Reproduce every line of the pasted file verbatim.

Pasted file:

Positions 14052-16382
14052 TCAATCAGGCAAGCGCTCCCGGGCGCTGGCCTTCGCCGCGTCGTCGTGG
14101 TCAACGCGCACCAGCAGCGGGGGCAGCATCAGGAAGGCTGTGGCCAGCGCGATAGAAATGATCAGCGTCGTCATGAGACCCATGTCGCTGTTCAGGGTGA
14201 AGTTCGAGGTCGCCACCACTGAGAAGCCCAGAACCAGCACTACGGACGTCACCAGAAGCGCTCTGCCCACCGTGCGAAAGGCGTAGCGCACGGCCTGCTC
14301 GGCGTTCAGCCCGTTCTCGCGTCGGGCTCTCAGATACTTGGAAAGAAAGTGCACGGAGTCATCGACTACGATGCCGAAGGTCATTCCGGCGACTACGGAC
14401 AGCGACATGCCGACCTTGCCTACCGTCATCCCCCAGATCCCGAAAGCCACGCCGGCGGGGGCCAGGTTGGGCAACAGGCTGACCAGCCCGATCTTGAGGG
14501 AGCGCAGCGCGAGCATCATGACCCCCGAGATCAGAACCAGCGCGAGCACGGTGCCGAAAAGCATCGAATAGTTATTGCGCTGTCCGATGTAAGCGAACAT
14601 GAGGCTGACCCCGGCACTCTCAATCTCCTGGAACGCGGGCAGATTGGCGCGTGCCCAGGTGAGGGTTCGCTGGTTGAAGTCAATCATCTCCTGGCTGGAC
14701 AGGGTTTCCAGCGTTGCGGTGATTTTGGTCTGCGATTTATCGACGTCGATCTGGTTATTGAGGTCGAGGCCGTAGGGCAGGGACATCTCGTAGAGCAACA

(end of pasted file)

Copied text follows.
Positions 14052-16382
14052 TCAATCAGGCAAGCGCTCCCGGGCGCTGGCCTTCGCCGCGTCGTCGTGG
14101 TCAACGCGCACCAGCAGCGGGGGCAGCATCAGGAAGGCTGTGGCCAGCGCGATAGAAATGATCAGCGTCGTCATGAGACCCATGTCGCTGTTCAGGGTGA
14201 AGTTCGAGGTCGCCACCACTGAGAAGCCCAGAACCAGCACTACGGACGTCACCAGAAGCGCTCTGCCCACCGTGCGAAAGGCGTAGCGCACGGCCTGCTC
14301 GGCGTTCAGCCCGTTCTCGCGTCGGGCTCTCAGATACTTGGAAAGAAAGTGCACGGAGTCATCGACTACGATGCCGAAGGTCATTCCGGCGACTACGGAC
14401 AGCGACATGCCGACCTTGCCTACCGTCATCCCCCAGATCCCGAAAGCCACGCCGGCGGGGGCCAGGTTGGGCAACAGGCTGACCAGCCCGATCTTGAGGG
14501 AGCGCAGCGCGAGCATCATGACCCCCGAGATCAGAACCAGCGCGAGCACGGTGCCGAAAAGCATCGAATAGTTATTGCGCTGTCCGATGTAAGCGAACAT
14601 GAGGCTGACCCCGGCACTCTCAATCTCCTGGAACGCGGGCAGATTGGCGCGTGCCCAGGTGAGGGTTCGCTGGTTGAAGTCAATCATCTCCTGGCTGGAC
14701 AGGGTTTCCAGCGTTGCGGTGATTTTGGTCTGCGATTTATCGACGTCGATCTGGTTATTGAGGTCGAGGCCGTAGGGCAGGGACATCTCGTAGAGCAACA